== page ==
Thursday, May 10, 2012

Theodore Roosevelt, Woodrow Wilson, and modern American imperialism

One thing I find to be very ironic is how modern progressives will decry evil "American imperialism", yet even a cursory view of the history of the 20th century progressive era will expose the obvious: Progressives own it. It is progressives who own modern American imperialism. They're upset about what it is that their own forefathers began! On page 18 of the book "Public Opinion", Walter Lippmann quotes Senator McCormick stating the following:
Mr. Knox, interested in the question, forgets that he asked for an inquiry, and replies. If American marines had been killed, it would be war. The mood of the debate is still conditional. Debate proceeds. Mr. McCormick of Illinois reminds the Senate that the Wilson administration is prone to the waging of small unauthorized wars. He repeats Theodore Roosevelt's quip about "waging peace."

This may be a bit anecdotal, but it still applies and does carry weight given that it's coming from a sitting senator. Even the term "Wilsonianism"(as in Woodrow Wilson) is still in some quarters in use to this day. It's a term that is specifically used to describe interventionist policies in foreign affairs. As Conservapedia points out, and Wikipedia largely says the same thing about Wilsonianism. It's not 'isolationist', it's 'interventionist'.

Enter Theodore Roosevelt. For all that can be said about how awful that Wilson was(which is all true and perhaps even understated) and how he can be pointed to as the center point of progressivism during those days, Theodore Roosevelt is really the grandfather of progressivism. How much of what Wilson did was merely an extension of Roosevelt's grandiose anti-constitutional schemes? In a speech titled "True Americanism and Expansion" on December 21st, 1898 Roosevelt said the following:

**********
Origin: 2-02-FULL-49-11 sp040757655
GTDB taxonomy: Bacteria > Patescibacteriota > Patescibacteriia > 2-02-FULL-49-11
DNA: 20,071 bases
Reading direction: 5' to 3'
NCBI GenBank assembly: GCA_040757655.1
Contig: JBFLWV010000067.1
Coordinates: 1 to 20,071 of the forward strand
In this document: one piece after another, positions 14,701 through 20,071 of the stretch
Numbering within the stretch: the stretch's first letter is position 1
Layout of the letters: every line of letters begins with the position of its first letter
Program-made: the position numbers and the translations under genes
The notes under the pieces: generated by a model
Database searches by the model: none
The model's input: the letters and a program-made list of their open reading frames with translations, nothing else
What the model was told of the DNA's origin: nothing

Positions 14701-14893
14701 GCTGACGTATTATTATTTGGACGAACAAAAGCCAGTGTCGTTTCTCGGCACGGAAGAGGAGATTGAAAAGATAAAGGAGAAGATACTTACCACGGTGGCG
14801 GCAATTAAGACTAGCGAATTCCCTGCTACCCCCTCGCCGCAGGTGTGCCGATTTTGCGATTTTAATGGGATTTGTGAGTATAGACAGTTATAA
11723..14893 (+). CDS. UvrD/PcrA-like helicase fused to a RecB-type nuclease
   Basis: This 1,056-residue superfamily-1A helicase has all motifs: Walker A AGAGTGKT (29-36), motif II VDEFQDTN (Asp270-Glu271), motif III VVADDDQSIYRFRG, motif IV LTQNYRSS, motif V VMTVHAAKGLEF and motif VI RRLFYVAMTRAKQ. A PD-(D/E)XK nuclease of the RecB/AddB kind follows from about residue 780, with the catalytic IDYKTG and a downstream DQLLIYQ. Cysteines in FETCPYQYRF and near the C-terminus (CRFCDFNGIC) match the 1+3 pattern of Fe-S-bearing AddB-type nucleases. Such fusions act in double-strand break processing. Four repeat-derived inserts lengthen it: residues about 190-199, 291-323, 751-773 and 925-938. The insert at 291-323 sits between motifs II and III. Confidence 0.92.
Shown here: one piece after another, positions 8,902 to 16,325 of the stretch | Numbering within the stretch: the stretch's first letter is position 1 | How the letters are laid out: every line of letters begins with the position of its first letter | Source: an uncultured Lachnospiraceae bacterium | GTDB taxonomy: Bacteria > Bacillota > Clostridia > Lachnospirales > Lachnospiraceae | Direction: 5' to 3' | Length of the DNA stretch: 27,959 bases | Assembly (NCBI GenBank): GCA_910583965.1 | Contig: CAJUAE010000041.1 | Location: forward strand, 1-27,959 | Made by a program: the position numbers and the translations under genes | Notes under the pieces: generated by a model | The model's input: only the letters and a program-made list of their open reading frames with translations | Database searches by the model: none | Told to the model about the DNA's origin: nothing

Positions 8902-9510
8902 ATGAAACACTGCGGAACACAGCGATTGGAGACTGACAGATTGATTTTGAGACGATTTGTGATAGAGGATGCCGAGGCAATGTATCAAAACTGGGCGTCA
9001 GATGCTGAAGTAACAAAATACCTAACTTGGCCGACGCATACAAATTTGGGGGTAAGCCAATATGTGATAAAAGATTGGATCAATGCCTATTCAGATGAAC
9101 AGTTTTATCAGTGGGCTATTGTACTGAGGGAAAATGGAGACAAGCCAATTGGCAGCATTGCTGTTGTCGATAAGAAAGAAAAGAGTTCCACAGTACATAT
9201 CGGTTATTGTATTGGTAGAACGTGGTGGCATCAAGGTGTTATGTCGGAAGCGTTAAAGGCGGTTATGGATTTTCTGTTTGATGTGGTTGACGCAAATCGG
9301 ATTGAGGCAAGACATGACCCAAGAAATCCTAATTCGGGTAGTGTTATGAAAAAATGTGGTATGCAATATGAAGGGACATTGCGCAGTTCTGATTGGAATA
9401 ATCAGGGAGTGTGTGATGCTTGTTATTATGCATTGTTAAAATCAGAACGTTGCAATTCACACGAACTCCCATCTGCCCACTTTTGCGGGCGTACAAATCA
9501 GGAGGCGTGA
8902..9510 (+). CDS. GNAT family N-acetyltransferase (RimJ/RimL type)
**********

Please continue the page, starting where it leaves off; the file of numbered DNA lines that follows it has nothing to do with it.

No; the tasks are difficult, and all the more for that reason let us gird up our loins and go out to do them. But let us meet them, realizing their difficulty; not in a spirit of levity, but in a spirit of sincere and earnest desire to do our duty as it is given us to see our duty. Let us not do it in the spirit of sentimentality, not saying we must at once give universal suffrage to the people of the Philippines - they are unfit for it. Do not let us mistake the shadow for the substance. We have got to show the practical common sense which was combined with the fervent religion of the Puritan; the combination which gave him the chance to establish here that little group of commonwealths which more than any others have shaped the spirit and destiny of this nation; we must show both qualities.

Gentlemen, if one of the islands which we have acquired is not fit to govern itself, then we must govern it until it is fit. If you cannot govern it according to the principles of the New England town meeting - because the Philippine Islander is not a New Englander - if you cannot govern it according to these principles, then find out the principles upon which you can govern it and apply those principles. Fortunately, while we can and ought with wisdom to look abroad for examples, and to profit by the experience of other nations, we are already producing, even in this brief period, material of the proper character within our own border, men of our own people, who are showing us what to do with these islands.